“… the expressionist film is primarily a visual phenomenon, a mise-en-scene of fear and desire. Internal conflicts and ambivalences are projected on to an external world that has become foreign and strange, a process that finds expression in the destabilization of the subject at the center of the narrative…” (Hake, 2002: 31).
In light of the following observation by Hake, this essay will be looking at her statement and how it can be applied to the 1920 film The Cabinet of Dr. Caligari within the boarders of German Expressionisim. To better illustrate my argument I shall be looking at key scenes in the film and analyzing them in detail. This analysis will hope to demonstrate the link between the observation made by hake and German Expressionism movement within the film.
German Expressionism was an artist movement founded in Germany during the beginning stages of the First World War and reached its peak during the 1920’s. The German expressionistic movement included artistic works from literature to architecture, art and cinema, it mirrored the development of Expressionism across the rest of northern and central Europe. Works of art in which the representation of reality is distorted for the sake of conveying an inner vision characterized the movement of expressionism. In this avant-garde movement the artist hopes to transform or reinterpret reality rather than seeking to imitate it. German Expressionism in film uses these characteristics of the art movement as a means to express oneself, in terms of its surroundings and circumstances, as well as a platform to build upon values, in its own unique way. The following quote best describes the techniques and characteristics of a German expressionistic film, “These films were united by highly stylized visuals, strange asymmetrical camera angles, atmospheric lighting and harsh contrasts between dark and light. Shadows and silhouettes were an important feature of expressionism, to the extent that they were actually painted on to the sets in The Cabinet of Dr. Caligari.” The narrative of these films also mirrored the movement’s visual properties; they dealt with themes of darkness and cynicism. “Often somber in mood and featuring characters from a corrupt underworld of crime, the films’ dramatic effects produced motifs of claustrophobia and paranoia.” This narrative structure had a substantial influence on the Hollywood film noir genre, typified by films by Bacall and Bogart. German Expressionistic film’s visual and narrative characteristics, such as low-key lighting and visual distortion, also had a convincing influence on the silent horror film genre and its redeeming features and characteristics.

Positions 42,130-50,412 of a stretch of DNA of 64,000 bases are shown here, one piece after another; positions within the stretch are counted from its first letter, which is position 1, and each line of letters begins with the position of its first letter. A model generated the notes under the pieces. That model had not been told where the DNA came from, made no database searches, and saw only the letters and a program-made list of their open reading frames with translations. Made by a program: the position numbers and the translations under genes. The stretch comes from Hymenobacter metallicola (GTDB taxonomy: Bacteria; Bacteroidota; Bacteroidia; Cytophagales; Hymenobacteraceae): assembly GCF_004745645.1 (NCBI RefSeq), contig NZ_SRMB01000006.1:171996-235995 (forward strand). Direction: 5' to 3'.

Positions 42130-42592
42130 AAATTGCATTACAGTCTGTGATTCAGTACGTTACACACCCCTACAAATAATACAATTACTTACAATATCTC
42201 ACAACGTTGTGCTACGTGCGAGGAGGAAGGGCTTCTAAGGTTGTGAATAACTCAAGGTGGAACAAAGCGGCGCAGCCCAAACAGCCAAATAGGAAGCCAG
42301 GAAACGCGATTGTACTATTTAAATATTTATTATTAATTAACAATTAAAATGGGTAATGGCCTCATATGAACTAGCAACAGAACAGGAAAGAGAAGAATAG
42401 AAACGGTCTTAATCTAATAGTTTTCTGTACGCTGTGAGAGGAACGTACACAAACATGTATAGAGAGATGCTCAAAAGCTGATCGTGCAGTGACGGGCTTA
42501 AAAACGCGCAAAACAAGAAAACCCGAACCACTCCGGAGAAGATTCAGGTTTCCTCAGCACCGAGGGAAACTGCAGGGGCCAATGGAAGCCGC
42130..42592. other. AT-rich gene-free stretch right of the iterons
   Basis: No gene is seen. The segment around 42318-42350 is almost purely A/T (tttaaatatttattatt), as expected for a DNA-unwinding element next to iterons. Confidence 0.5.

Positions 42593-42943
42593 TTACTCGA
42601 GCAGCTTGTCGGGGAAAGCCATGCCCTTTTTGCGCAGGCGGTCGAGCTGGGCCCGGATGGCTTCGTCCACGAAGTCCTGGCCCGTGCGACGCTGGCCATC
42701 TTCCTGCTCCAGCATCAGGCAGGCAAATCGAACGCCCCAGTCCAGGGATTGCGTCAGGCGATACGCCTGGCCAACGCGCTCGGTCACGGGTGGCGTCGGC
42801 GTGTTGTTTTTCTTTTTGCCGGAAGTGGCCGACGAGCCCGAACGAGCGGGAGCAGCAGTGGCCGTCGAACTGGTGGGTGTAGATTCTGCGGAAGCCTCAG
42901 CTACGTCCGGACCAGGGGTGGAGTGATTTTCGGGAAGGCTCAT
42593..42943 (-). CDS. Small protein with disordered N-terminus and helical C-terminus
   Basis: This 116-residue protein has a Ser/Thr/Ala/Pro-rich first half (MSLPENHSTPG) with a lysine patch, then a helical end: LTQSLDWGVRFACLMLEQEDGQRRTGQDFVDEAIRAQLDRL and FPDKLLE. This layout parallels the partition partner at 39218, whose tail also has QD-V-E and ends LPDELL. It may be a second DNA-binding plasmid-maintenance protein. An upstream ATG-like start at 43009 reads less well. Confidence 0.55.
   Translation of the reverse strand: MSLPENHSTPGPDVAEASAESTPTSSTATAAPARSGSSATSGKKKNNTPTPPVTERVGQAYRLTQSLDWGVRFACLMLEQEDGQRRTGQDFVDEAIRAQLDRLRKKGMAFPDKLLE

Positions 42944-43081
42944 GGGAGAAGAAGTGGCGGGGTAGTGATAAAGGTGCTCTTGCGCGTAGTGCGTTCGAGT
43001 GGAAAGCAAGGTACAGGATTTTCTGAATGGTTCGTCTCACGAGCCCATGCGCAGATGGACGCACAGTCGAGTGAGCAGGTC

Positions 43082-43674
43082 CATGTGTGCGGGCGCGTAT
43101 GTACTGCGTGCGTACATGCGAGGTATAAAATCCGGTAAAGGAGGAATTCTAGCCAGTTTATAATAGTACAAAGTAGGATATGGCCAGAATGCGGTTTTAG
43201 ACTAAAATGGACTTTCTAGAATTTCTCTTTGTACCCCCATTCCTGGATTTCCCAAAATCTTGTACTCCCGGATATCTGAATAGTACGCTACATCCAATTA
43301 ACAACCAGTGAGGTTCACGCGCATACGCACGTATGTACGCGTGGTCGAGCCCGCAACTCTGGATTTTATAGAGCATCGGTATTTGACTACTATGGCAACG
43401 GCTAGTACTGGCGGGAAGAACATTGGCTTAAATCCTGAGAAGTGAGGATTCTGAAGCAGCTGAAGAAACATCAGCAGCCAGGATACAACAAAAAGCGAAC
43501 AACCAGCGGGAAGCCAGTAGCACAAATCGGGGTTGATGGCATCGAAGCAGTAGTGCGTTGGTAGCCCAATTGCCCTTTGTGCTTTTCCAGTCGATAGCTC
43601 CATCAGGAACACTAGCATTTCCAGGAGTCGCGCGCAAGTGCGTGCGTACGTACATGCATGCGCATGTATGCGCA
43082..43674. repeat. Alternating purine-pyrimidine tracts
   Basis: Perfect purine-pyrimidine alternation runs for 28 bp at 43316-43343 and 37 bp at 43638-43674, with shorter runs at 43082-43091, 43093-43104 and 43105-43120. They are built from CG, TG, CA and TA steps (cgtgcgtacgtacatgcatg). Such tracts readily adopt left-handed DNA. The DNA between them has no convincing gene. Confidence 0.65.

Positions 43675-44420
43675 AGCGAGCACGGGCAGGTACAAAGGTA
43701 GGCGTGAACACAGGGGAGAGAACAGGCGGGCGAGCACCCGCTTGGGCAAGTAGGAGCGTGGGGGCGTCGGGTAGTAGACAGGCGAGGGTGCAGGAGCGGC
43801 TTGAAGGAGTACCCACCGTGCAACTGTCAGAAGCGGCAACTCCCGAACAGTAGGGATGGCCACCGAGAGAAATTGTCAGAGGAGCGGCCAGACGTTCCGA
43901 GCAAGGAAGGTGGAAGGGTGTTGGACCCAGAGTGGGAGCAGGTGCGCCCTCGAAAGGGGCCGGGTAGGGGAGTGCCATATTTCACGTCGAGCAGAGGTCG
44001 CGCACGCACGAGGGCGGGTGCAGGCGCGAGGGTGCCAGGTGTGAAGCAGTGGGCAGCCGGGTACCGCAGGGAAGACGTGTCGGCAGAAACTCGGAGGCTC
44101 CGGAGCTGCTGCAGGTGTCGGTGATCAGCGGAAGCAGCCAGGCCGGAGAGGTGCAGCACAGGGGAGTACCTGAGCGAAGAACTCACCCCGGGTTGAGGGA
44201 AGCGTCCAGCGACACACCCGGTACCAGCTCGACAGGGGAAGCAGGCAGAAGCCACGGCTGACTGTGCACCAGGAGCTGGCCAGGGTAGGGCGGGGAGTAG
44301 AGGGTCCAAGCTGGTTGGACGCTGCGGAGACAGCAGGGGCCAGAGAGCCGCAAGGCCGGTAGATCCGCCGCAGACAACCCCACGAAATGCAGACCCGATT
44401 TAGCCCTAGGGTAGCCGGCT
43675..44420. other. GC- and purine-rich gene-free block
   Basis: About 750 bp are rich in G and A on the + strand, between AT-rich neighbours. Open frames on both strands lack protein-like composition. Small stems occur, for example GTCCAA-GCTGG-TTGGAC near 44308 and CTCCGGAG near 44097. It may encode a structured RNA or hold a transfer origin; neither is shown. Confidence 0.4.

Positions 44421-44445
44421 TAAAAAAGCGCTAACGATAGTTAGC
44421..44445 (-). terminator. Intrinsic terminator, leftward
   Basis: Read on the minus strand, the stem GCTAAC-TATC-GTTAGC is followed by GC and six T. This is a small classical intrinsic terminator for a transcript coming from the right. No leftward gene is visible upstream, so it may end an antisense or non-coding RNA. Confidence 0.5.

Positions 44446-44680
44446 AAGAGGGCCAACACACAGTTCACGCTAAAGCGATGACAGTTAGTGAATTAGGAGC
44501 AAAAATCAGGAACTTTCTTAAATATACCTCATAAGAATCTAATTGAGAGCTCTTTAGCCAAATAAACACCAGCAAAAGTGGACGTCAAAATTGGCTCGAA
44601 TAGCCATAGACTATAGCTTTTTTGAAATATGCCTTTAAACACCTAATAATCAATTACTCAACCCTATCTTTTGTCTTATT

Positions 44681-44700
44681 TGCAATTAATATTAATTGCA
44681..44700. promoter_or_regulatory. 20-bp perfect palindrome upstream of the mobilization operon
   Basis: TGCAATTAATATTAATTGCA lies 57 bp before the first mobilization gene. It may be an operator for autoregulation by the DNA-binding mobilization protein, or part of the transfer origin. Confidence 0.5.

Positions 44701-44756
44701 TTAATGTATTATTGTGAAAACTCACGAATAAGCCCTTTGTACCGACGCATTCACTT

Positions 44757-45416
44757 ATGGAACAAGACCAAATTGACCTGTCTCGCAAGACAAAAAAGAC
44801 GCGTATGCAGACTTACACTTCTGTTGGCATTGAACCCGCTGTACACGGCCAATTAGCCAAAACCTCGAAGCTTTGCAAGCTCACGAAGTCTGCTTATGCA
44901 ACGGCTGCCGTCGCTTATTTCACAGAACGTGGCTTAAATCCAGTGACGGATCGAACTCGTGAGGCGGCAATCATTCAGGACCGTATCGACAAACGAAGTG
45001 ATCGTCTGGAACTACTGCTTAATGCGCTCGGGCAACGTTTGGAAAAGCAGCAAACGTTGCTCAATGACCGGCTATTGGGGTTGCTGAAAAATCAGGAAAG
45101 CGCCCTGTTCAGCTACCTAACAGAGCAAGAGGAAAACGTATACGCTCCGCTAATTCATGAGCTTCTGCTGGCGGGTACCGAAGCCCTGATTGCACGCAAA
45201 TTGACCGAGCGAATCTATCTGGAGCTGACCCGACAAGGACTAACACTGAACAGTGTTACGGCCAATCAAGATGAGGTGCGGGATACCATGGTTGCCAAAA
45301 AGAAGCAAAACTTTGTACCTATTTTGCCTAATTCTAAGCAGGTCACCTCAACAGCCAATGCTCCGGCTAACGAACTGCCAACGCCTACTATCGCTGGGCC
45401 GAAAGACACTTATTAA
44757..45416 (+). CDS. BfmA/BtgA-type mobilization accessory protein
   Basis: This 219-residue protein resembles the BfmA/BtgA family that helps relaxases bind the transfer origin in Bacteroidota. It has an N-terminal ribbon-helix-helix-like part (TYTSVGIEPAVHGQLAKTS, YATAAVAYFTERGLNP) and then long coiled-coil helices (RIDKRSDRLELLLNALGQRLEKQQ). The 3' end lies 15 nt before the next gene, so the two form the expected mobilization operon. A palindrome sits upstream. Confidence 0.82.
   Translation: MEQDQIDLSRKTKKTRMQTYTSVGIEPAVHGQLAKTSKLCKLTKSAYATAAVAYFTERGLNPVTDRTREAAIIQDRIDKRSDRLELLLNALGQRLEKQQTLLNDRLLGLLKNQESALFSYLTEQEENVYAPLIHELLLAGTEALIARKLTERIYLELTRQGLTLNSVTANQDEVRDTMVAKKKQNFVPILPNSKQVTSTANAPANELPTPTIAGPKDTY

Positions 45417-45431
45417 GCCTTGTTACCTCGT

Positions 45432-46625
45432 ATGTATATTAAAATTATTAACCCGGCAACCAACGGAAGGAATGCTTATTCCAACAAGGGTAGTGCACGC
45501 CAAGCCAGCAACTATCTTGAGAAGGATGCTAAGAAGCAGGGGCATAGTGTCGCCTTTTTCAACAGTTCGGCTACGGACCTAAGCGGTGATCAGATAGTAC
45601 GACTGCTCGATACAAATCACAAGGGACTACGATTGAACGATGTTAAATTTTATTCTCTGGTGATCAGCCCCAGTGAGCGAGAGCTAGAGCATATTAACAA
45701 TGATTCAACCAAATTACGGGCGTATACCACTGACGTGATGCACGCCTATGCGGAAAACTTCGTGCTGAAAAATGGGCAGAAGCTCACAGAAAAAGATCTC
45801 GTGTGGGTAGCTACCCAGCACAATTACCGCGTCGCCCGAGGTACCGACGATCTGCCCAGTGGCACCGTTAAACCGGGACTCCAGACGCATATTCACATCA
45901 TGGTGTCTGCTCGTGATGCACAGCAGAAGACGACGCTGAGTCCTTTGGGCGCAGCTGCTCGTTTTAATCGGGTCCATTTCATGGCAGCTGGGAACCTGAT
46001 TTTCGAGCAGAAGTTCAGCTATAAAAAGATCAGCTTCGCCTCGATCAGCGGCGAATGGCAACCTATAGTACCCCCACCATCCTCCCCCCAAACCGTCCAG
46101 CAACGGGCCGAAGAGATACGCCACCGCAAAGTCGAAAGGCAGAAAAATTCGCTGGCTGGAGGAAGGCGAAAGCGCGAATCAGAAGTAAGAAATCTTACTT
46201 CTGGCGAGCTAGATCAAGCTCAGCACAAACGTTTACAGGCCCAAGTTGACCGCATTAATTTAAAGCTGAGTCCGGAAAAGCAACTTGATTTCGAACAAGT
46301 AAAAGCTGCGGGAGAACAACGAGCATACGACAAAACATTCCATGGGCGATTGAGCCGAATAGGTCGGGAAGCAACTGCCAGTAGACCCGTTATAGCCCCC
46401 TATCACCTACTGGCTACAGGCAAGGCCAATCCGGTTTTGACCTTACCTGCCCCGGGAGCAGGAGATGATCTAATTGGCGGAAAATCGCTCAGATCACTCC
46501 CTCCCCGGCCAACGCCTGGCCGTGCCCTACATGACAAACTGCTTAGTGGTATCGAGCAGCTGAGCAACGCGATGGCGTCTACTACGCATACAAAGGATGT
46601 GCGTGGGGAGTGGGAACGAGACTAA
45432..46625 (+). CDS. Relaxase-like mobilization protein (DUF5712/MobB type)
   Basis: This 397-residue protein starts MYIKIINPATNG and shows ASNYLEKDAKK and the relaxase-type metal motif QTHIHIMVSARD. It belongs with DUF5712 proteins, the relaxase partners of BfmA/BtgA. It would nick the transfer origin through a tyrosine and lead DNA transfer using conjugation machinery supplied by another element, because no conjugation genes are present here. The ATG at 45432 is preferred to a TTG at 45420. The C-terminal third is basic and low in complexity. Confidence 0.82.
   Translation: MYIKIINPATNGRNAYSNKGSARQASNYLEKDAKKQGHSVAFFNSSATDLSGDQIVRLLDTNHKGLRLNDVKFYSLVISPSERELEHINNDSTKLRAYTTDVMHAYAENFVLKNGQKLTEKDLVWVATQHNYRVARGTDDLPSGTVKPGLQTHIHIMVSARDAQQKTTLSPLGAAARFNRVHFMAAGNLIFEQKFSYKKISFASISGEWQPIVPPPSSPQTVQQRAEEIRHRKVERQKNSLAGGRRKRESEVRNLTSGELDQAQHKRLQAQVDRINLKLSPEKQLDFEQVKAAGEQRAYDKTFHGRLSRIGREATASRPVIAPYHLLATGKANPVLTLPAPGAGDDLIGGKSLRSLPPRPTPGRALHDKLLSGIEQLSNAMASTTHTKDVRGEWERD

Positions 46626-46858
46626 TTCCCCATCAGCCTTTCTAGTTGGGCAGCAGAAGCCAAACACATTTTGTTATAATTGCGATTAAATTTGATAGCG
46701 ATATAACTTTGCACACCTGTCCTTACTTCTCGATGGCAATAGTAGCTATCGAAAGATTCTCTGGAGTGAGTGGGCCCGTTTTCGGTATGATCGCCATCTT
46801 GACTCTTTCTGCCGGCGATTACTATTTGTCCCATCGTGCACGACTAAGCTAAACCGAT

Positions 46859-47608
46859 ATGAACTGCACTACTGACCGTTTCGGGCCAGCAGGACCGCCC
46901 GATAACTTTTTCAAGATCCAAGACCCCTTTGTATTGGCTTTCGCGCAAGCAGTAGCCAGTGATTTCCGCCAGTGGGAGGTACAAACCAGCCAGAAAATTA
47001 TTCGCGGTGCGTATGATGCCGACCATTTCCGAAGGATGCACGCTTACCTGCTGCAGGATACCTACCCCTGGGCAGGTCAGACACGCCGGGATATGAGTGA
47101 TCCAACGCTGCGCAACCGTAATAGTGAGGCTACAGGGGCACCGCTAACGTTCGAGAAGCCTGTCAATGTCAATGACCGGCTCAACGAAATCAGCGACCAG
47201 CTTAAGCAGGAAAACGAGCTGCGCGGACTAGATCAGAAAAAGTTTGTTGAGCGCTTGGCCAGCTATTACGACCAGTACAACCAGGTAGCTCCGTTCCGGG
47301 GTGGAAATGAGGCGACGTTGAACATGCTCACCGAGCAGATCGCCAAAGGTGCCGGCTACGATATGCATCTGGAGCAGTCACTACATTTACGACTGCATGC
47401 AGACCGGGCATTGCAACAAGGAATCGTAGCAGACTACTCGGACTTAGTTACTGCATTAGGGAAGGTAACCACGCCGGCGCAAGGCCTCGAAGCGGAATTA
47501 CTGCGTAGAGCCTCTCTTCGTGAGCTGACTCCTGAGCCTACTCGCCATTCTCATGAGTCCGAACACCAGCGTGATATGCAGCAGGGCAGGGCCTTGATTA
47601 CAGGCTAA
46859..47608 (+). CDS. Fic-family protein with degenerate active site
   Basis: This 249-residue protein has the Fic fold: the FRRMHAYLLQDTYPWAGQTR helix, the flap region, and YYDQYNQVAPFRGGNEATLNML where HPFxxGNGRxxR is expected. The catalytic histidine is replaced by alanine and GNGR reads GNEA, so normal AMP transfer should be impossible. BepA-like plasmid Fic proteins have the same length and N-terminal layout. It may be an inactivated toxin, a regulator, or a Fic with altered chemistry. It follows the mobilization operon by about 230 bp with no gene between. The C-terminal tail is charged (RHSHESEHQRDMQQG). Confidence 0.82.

The social and economic conditions in Germany during the German Expressionism timeframe had an overwhelming influence on the movement and how it evolved. The period during World War 1 had a substantial impact on the economic and social conditions within Germany. The increasingly isolated German government had taken drastic measures to insure the smothering of anti-Germany propaganda, it outright banned most of the foreign films entering the country. This lead to the establishment of the UFA (Universum Film A.G.) whose official mission was "… to advertise Germany according to German directives. These asked not only for direct screen propaganda, but also for films characteristic of German culture and films serving the purpose of national education". This political interference did not however affect the public’s response to cinema, with a steady rise in inflation, due to the war’s economic effects on the nation, the demand for cinemas and film production increased. Germans were attending cinemas more freely due to the fact that they knew their moneys worth was slowly diminishing.
The ban on foreign film imports was lifted in 1916 and Germany was once again reconnected to the international film industry. Although now reconnected with the rest of the...